S: They don't take, just give, from the heart. Shut up! The primary form is a form of bumping out at the top. Except when they go for the blink and then they tend to dent the meter. That happened so bad once we couldn't get the coin in, just the token. Right, and it made all the meter readers mad. I guess I just don't enjoy counting enough for this discourse. I have to go to the bathroom. Would it not be more accurate to say that we use constraints at times and other times we use prompts, likewise improvizory practices, like...
N: What's the difference between form and constraints?
S: Constraints are less constraining. In the idea of form, whether my cohort wishes to acknowledge it or not, is this static and shape-based notion. 'Constraint' needn't fall prey to that fault. That's not my fault. Nor for the most part do prompted poems or improvized poems fall into this static thing. Formal poems are prize winners, but wouldn't be if the judge had noticed the form. Well, but what about Bill Lavender's new book? [look the universe is dreaming, forthcoming from Potes & Poets in 2003] I read much of it before learning of the methods used to collect the material and how he processed it after that, but after learning about this it changed my whole experience. Yes, exactly. What? The change that you've just described, one of the art-effects of that book, is not a formal thing.. not a formal mattering. The text remains the same and your head has been switched through knowing something about the methods and such that brought it about. If you can do it, that's cool, but most of the time, certainly when what you're talking about is a responsible use of 'form' that's not particularly relevant. What you call method is saying "I want the police to be invisible."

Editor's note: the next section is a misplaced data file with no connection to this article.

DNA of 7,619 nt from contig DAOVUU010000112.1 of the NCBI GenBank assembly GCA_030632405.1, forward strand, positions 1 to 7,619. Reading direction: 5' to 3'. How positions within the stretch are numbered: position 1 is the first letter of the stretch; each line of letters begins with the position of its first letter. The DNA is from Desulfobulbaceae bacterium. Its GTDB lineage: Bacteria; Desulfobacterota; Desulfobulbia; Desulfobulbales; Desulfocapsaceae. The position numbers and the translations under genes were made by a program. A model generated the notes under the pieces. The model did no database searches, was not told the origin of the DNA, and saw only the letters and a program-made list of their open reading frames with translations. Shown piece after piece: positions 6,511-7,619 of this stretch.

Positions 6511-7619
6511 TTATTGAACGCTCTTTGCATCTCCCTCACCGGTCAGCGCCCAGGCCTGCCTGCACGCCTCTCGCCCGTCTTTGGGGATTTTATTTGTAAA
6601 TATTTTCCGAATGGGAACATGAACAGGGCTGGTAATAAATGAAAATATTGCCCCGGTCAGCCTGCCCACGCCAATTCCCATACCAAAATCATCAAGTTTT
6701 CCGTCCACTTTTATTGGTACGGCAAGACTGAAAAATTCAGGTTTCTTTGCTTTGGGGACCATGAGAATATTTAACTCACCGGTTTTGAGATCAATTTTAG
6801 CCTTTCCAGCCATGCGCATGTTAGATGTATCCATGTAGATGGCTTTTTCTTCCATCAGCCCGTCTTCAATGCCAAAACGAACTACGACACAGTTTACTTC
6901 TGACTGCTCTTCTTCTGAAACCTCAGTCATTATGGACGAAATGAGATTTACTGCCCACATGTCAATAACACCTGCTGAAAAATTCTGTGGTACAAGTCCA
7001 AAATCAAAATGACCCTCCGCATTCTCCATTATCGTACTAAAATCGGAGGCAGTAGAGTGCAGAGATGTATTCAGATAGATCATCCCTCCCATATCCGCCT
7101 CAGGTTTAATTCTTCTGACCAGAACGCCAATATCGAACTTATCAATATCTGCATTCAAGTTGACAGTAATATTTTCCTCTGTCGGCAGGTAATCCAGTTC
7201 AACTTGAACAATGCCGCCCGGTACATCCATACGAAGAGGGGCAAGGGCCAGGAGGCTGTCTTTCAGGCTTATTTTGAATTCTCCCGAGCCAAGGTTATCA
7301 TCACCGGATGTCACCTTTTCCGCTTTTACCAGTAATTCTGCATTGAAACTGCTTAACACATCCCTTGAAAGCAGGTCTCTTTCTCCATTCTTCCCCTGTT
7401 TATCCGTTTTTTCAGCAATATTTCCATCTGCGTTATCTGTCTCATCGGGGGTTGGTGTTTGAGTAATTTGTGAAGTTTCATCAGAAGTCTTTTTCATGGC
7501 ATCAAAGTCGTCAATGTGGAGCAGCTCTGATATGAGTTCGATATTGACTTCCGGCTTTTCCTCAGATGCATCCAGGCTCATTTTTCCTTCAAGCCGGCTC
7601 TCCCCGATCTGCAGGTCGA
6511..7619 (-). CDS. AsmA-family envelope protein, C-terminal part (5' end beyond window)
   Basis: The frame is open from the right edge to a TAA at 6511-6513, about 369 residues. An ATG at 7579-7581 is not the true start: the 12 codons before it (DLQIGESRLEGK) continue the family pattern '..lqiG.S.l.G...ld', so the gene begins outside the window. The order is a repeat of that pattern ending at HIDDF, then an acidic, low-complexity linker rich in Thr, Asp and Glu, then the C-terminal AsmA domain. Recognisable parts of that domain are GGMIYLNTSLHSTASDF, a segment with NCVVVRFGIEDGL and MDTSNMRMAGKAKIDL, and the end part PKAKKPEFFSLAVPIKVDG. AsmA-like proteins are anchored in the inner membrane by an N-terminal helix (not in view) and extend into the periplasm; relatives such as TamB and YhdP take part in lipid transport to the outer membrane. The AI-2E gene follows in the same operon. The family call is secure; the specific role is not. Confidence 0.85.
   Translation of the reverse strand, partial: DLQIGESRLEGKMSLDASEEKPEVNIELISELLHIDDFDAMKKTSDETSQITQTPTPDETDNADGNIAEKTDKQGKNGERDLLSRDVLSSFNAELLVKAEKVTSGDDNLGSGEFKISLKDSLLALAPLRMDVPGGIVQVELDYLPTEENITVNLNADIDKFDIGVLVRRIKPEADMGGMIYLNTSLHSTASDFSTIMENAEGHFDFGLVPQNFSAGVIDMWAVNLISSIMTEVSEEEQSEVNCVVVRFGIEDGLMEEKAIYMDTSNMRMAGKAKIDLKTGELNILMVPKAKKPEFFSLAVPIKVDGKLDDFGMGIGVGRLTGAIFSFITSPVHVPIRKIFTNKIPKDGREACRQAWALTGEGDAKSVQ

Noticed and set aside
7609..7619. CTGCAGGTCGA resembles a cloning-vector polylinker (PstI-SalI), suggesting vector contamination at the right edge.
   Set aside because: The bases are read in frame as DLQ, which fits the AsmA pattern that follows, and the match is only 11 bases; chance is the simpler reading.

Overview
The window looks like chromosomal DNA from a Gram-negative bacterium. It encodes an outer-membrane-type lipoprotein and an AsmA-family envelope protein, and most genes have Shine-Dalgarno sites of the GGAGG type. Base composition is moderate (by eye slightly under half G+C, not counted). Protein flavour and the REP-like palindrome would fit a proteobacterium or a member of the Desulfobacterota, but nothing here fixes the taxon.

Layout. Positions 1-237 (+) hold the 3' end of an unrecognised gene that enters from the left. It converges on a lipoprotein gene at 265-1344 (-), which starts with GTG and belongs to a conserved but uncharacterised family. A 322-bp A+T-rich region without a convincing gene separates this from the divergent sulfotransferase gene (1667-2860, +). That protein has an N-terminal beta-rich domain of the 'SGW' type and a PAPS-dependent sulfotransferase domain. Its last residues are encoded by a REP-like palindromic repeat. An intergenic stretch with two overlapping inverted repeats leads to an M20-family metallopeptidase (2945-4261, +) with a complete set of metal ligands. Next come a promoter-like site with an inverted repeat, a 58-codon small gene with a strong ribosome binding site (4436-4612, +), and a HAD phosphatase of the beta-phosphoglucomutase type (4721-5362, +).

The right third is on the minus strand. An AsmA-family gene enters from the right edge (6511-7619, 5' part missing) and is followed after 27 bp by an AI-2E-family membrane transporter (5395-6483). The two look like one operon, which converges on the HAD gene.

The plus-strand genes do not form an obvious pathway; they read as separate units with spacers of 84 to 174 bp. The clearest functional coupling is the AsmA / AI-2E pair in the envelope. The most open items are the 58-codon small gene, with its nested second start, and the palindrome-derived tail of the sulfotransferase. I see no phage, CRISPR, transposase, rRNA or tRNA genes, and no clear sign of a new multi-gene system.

N: We've drifted back into the same quandry again. Could I redirect and ask again for some accounts of the sorts of things you folks do collaboratively?
S: We party! You party, some of us have to go to work in the morning. I go to work in the morning. Nedd, ignore them. Here is a thing we did last week, and it's also a good funny on James. Hey! I started the typing and everyone was talking about stuff and I wrote based on this talk, changing a bit but trying to stitch as much as I could catch of different people's talk into the poem. & when I was done someone asked "what's the method?" and I said "if you read it when you get up there you'll figure it out." So then everybody types and everybody figures it out until James is up and I see him up there counting shit with his finger! [Multiple laughs]